Anyway, I think this is more geared towards corporate VPs and the like. I really don't see a small business owner getting much use out of it besides a few tidbits here and there.
6 of 8 people found the following review helpful
4.0 out of 5 stars The Google Forest and the Google Trees for Marketers 16 Aug. 2010
By Jason L. Mcdonald - Published on
Format:Hardcover|Verified Purchase
Somewhere between The Tipping Point and SEO for Dummies lies the fertile ground upon which Aaron Goldman builds this interesting book on Google and Marketing. I read everything I can get my hands on on Google, SEO, AdWords, and Social Media, and one of my biggest complaints is that we have "forest" books like the Tipping Point and we have "trees" books like SEO for Dummies, but we have very few books that attempt to connect the forest with the trees.

I like this book. It isn't perfect. It is more a "forest" book than a "trees" book, but Adam provides great marketing food for thought and some useful web links and concrete hands on items as well. First and foremost, the chapter on your Universal Selling Proposition (USP) really should be read, first. Are you a tax accountant in Detroit, a hypnotherapist in New York City, or perhaps you sell organic probiotics over the Web... Find your USP, says Aaron, and orient your Google marketing around it. He uses examples as from All State Insurance and has little fill-in-the-blank figures to help you, discover and refine your USP.

It's his best chapter that unifies the "forest" (What do you want to be as a company?) with the "trees" (How do you turn this big goal into concrete marketing steps?).

But therein lies the rub. Trying to be both a "forest" book and a "tree" book, Everything I Know About Marketing sometimes fails to be either. At the "forest" level, it isn't really an easy beach book of mind candy like The Tipping Point. Aaron discusses the newspaper business, for example, and how Google / the Web has all but destroyed it... But he doesn't really explain any alternatives, beyond newspapers becoming pure advertising; nor does he really delve into the social / political / marketing implications of the coming media collapse. So forest lovers will be left a little unsatisified.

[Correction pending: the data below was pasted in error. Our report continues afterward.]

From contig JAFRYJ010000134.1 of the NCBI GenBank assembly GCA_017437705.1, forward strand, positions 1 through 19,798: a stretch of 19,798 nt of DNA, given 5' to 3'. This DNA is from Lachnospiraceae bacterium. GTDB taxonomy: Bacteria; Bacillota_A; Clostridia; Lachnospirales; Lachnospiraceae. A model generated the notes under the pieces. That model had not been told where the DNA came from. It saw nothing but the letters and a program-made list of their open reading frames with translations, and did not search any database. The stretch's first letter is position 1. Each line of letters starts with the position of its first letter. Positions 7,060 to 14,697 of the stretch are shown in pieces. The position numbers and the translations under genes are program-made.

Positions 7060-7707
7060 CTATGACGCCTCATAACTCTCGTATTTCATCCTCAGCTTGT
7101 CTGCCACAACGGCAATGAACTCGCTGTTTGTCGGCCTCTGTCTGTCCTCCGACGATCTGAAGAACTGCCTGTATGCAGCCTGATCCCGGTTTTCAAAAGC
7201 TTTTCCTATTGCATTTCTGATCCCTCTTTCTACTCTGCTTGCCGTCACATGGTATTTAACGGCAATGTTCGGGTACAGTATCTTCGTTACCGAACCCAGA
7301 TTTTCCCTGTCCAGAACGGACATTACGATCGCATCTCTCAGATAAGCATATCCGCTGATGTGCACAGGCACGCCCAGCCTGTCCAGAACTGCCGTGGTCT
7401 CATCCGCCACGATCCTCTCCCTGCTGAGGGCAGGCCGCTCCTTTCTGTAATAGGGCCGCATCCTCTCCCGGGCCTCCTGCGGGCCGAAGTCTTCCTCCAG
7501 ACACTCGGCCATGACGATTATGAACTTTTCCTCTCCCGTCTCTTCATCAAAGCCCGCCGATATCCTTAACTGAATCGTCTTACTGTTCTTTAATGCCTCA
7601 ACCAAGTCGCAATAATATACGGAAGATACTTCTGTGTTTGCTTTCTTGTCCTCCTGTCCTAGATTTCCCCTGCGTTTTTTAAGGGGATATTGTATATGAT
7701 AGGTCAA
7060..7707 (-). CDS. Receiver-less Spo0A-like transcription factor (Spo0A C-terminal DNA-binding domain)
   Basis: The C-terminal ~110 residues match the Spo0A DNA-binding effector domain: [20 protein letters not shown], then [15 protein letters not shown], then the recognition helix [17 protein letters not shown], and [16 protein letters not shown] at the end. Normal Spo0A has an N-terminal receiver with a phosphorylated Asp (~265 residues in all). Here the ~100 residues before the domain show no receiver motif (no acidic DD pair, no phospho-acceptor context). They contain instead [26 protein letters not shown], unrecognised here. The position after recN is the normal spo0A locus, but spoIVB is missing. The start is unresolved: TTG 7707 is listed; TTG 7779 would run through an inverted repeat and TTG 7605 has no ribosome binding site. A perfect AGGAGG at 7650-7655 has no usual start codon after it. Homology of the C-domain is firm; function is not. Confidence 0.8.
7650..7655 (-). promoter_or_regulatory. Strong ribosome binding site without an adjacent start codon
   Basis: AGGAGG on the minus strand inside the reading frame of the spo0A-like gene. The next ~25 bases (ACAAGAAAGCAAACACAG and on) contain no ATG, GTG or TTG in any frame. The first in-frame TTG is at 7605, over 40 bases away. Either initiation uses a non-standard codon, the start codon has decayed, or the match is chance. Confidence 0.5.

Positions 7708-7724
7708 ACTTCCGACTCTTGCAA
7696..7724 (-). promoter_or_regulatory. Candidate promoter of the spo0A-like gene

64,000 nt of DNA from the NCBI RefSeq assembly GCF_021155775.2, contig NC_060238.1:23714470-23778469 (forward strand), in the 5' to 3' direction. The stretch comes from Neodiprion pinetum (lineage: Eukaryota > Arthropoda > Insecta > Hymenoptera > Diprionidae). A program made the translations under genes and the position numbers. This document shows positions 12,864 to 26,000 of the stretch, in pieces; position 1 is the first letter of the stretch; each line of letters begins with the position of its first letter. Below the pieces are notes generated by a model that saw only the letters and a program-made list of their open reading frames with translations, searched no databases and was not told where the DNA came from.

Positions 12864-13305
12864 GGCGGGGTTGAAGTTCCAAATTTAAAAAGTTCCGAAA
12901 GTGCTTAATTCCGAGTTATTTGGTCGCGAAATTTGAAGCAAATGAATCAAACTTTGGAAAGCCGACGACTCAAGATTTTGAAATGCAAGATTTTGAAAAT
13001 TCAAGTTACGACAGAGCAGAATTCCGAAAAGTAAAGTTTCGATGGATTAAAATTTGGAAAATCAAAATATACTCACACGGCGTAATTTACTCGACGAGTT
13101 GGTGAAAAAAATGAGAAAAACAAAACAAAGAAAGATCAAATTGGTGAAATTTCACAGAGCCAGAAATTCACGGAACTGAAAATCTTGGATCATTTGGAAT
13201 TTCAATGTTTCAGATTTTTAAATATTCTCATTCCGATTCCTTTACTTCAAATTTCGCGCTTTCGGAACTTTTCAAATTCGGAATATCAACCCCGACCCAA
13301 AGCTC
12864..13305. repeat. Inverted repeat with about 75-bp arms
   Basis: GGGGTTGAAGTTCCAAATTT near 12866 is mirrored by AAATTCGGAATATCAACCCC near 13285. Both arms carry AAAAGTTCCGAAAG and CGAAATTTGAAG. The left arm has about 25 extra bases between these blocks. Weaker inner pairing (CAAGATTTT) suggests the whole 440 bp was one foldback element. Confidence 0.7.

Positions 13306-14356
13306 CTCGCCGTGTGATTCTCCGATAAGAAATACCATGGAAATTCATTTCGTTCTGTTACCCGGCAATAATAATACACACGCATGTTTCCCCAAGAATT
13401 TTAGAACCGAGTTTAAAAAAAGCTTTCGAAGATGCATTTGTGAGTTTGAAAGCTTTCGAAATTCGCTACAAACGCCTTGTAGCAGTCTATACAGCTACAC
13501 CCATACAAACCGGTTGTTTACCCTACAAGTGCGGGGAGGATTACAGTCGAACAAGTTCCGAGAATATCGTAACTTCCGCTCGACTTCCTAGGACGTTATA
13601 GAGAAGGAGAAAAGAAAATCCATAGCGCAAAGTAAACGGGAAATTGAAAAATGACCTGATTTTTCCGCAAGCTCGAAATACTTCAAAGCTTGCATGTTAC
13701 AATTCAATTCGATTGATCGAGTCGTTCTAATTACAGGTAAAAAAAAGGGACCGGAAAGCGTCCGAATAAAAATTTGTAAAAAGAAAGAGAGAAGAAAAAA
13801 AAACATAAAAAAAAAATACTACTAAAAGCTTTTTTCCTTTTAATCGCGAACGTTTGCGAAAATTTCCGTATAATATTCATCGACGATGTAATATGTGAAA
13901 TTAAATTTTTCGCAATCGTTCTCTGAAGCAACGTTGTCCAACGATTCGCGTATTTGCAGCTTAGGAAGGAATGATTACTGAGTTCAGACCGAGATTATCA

At the "tree" level, the book mentions various tools and tricks to help your company dominate Google, but it often isn't clear if those tips and tricks are just for AdWords (paid advertising) or for SEO. As for SEO, he gives it short shrift in the introduction, dismissing SEO as "not that complicated" (pg. 4). But the book gives few practical hands on tips for dominating either AdWords or SEO - for those issues, you are better off with a Dummies book, or taking one of the practical AdWords / SEO classes I teach online (just Google Jason McDonald SEO to find me and my online classes). The devil so often is in the details, and at the "tree" level more than the "forest" level, Everything I Know about Marketing disappoints.

The solution? Buy this book, AND ALSO buy a few practical books on AdWords and/or SEO. Or take a local class on SEO / AdWords or take an online class like those I teach. The two together will be powerful food for thought. You can click on my profile to find a list of my recommended SEO / AdWords books.